Maximillian Alvarez: And again, I mean, it’s so hard even just hearing the pain in everyone’s voices. I genuinely can only imagine what Eric, Ken, Amy, Linda, all of you are feeling on a daily basis. And to keep fighting amidst that impossible grief and to find strength in one another. There’s a lot in this world that makes me quite hopeless. But I think, again, seeing the fight that y’all are waging and seeing the response that even just on our dumb little podcast, seeing the amount of people who heard that story and it pushed them to get involved, to get off the sidelines, even if it just was reaching out to their coworkers and asking if they were okay. You can’t quite measure what impact that has, but we know what happens when you don’t have that at work. We know what happens when you are targeted and you don’t have the support that you need. And I think that everyone who listens to this show can get behind the cause of ensuring that no one ever has to endure what Evan had to endure ever again. That is a cause worth fighting for, and these are people we should be fighting alongside.

And I wanted to, again, just with the limited time that we all have together, there’s so much, of course, that I want to say to all of you and about Evan, but I want to take advantage of the remaining time that we have to go back around the table and ask if we could give folks updates on where things are now. We know, as we mentioned, that there was a big shareholder meeting that y’all were organizing around at Kroger. We know that the lawsuit was filed before we recorded that first interview. The Justice for Evan Coalition has been doing demonstrations, and they’ve been cropping up all around the country, which is incredible.

So for all of us, if we could go around. And if this is your first time on the show, please, by all means, share more, as much as you’re comfortable with, about your involvement in this fight, or anything that you want to share with listeners about Evan, the Seyfrieds, or what you’re going through at work. And if we could give folks updates on where things stand in this fight right now to seek justice for Evan, to hold Kroger accountable, and to make sure that this never happens again.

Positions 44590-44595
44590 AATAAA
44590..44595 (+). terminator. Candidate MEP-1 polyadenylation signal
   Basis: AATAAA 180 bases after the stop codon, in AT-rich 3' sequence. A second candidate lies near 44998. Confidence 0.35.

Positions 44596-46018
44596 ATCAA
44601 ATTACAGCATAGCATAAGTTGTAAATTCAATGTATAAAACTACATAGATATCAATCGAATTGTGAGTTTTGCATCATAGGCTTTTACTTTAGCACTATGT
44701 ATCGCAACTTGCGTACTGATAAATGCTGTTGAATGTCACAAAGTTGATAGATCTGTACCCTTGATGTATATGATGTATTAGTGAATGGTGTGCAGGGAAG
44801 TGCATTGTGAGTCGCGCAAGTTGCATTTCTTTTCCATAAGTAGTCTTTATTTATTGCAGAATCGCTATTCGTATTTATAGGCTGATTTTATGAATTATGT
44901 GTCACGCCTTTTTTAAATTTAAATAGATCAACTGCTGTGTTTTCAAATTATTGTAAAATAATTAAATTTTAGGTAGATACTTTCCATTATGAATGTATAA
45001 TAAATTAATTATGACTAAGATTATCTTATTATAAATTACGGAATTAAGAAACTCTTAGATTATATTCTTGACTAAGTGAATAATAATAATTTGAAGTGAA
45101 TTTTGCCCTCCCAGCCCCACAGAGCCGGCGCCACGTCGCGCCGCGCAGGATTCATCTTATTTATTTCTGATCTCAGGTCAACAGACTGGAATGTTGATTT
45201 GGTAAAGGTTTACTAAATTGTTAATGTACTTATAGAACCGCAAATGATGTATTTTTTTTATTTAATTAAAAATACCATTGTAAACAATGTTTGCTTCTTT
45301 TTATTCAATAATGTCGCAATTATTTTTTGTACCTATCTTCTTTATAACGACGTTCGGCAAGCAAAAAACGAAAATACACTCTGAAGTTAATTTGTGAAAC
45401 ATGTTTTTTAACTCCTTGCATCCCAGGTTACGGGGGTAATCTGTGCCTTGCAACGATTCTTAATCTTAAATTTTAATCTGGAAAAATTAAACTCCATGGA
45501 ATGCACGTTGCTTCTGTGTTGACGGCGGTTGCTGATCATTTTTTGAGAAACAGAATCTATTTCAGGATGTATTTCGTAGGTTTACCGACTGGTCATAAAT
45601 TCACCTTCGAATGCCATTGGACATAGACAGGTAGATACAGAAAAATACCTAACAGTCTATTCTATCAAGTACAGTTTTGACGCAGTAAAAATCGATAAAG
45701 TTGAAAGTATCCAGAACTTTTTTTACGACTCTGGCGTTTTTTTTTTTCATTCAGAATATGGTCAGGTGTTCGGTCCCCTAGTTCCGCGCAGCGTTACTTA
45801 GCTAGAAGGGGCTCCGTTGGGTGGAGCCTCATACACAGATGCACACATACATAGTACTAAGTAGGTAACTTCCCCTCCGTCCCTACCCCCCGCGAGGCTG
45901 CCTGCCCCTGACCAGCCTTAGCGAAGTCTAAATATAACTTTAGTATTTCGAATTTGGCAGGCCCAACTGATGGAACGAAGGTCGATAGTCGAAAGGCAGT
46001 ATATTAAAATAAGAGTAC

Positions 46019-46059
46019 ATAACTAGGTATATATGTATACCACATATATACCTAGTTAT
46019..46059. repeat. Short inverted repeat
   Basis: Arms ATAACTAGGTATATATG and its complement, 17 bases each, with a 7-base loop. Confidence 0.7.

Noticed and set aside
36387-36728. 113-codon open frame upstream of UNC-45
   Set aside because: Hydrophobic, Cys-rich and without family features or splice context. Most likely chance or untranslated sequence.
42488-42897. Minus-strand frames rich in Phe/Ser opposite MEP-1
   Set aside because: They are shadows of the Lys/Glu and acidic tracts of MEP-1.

Ken Seyfried: Okay, I’ll start. I’d like to talk about what I call the pink letters that I’ve started on Justice for Evan with the help of Erica. And Max, I know you’re aware of that because you’ve liked a couple of those letters. I’ve started writing pink letters on the JFE website for basically three reasons. One, I’ve written a couple letters talking about what Evan and I did together as a father and a son, to really let the followers of JFE know what kind of person that he was, and gotten a lot of good feedback from those letters. My second reason for writing those letters is to make people aware of how horrible I see the Kroger employees being treated across the country. And I’m continually writing about how they’re underpaid, underfed, having to work in a toxic environment. And I’ve gotten some strong feedback on those letters. But the third and most important reason for me to write those letters is to hold Kroger accountable as best I can without giving Austin any heartburn. To this day, 16 to 18 months after Evan’s death, Kroger has yet to reach out to this family.